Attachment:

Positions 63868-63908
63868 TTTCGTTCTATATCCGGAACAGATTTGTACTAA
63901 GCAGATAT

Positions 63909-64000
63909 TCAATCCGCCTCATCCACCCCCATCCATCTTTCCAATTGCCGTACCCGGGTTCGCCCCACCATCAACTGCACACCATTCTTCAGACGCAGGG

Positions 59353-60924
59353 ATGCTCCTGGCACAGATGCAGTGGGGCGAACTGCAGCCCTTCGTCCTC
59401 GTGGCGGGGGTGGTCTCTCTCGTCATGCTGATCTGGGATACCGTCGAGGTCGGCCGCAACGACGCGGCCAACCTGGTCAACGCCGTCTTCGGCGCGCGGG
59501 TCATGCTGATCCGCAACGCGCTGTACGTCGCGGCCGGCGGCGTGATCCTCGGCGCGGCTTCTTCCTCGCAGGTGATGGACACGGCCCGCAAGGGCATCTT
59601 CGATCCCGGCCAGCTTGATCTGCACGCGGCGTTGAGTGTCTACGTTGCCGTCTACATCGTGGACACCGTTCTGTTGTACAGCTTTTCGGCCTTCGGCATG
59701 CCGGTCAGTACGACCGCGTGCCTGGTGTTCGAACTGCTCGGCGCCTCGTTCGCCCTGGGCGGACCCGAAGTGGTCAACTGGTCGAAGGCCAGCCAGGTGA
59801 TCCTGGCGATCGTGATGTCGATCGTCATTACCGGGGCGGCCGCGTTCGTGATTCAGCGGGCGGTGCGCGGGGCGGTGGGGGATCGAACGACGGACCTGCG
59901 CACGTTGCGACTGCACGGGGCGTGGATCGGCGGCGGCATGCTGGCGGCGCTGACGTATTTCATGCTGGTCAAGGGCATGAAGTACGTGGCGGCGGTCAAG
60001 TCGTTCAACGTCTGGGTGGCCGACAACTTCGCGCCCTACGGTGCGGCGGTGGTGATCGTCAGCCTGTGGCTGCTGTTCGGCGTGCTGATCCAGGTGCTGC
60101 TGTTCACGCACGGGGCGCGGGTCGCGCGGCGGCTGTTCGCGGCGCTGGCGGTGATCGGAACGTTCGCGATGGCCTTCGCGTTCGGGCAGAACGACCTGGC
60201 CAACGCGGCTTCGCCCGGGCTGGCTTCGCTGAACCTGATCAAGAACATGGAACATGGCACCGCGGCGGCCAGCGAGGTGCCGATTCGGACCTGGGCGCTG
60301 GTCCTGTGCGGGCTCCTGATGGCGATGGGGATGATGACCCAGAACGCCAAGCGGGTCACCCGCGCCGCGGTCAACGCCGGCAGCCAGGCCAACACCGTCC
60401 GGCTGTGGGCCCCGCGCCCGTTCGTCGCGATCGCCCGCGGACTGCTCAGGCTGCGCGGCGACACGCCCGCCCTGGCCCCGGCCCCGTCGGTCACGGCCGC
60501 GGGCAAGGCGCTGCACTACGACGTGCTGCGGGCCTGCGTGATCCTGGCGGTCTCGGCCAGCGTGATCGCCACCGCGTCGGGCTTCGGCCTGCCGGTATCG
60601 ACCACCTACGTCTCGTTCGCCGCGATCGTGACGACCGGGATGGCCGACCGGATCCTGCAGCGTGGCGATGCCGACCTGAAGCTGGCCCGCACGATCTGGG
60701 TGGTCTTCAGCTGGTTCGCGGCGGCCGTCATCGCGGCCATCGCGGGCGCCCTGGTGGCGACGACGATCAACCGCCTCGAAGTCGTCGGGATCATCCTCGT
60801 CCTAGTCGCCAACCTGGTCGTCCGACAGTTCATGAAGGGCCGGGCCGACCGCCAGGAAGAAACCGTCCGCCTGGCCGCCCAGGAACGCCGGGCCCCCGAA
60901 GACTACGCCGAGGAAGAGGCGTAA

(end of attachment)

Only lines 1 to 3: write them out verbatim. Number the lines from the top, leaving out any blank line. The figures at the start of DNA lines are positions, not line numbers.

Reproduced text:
Positions 63868-63908
63868 TTTCGTTCTATATCCGGAACAGATTTGTACTAA
63901 GCAGATAT